Oxford University Press has a religion blog. (Well, who doesn’t these days?) Apart from being jealous about their numbers, I find some of the posts fascinating. A recent entry by Linda Woodhead on the approval of women bishops in the Church of England was particularly well done. Woodhead is known for her in-depth knowledge of religiosity in Britain, and she begins her post with a distinction between two types of churches that I find most helpful. She mentions the “church type” that embraces society and tends to have less trouble keeping up with social changes, and the “sect type” that insists on keeping a long distance from the evils of society. She points out how the Church of England went from the former to the latter and how its numbers have subsequently declined. Her article made me realize that for much of my life I’ve found myself among the “sect type” believers. Fundamentalists, among whom I grew up, are naturally suspicious of the world. Grove City College, where I cut my critical teeth, was dead-set against change. And Nashotah House—need I utter more than its very name?

Sects are indeed concerned about being right. Not only being right, but being the only ones who are right. I recall a New Testament class in seminary at Boston University where an unnamed professor said, “If anyone can join, what’s the draw? Barriers are important.” Christianity, he claimed, grew strong by excluding others. This professor would have a difficult time being retained by many seminaries today. The “church type” church realizes that without embracing society it will embrace empty collection plates. Unless, of course, you court conservative political causes, for which there seem to be bottomless pockets of money available. Sects thrive on the feeling of superiority. Knowing that we got it right and everyone else got it wrong is cause for great rejoicing. Others are encouraged to join, just as long as they jettison their point of view. We are the Borg.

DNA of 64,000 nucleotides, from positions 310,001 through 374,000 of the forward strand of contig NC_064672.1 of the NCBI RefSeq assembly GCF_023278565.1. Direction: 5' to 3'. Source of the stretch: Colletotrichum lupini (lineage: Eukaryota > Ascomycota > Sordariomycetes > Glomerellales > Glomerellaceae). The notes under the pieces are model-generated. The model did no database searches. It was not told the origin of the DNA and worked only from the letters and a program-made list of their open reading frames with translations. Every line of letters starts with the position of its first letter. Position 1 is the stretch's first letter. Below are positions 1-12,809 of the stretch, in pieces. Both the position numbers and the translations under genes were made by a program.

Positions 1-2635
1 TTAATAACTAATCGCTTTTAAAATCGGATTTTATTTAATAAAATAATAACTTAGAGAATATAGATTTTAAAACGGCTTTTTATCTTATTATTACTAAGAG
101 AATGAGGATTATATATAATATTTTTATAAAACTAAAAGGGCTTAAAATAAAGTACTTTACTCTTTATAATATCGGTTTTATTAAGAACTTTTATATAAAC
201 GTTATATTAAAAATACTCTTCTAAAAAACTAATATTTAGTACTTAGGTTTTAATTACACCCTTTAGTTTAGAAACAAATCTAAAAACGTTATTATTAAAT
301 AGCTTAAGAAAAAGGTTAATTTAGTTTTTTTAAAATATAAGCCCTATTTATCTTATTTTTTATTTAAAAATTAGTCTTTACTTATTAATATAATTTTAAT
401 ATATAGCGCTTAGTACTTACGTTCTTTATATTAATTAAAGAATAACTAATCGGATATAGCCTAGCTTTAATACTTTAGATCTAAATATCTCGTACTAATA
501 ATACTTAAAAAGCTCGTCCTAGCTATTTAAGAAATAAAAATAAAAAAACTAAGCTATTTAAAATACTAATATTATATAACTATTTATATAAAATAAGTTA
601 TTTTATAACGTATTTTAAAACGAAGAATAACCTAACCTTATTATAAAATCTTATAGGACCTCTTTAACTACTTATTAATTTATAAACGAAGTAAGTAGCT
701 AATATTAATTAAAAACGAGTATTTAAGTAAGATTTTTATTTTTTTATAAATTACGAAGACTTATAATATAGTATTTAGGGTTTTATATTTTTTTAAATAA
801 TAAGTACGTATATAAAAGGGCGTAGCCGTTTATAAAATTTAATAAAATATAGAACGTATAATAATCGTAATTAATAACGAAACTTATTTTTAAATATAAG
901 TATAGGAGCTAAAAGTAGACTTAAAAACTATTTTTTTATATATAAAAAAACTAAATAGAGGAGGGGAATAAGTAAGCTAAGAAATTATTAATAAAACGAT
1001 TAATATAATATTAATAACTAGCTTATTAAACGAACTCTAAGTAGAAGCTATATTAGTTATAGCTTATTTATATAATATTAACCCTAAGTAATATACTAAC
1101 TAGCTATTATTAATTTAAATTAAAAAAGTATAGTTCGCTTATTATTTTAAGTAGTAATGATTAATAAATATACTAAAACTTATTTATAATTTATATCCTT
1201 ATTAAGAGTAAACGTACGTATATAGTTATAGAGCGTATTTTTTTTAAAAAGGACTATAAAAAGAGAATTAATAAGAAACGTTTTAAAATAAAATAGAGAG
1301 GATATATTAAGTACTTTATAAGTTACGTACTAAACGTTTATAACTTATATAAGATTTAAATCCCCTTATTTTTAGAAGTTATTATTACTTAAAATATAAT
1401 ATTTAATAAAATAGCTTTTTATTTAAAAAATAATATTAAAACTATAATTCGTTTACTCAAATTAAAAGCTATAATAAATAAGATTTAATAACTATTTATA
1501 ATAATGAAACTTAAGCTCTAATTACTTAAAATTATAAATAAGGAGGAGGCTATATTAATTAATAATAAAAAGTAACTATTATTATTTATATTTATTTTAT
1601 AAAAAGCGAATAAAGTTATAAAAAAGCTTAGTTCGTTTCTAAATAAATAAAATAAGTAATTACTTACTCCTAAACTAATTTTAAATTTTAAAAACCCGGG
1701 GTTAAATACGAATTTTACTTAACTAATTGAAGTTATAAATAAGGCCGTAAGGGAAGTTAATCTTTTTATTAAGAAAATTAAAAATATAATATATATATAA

It is no wonder that religions struggle in a world with the Internet. Too much information, 24/7. Religions you’ve never heard of are suddenly right there at your fingertips, and the believers are sincere and convinced. Some are sects and some are churches. Some are open to any belief system while others have just what the (church) doctors prescribed. To me this raises a fundamental question of religion: what is its purpose? Is it to seek the truth, or is it to exclude others and make members feel special? Truth is an expensive commodity. Indeed, nobody has a universally accepted version of it yet. While some religious believers will not rest while the search continues, others made up their minds centuries ago. And those believers use sects to get what they want.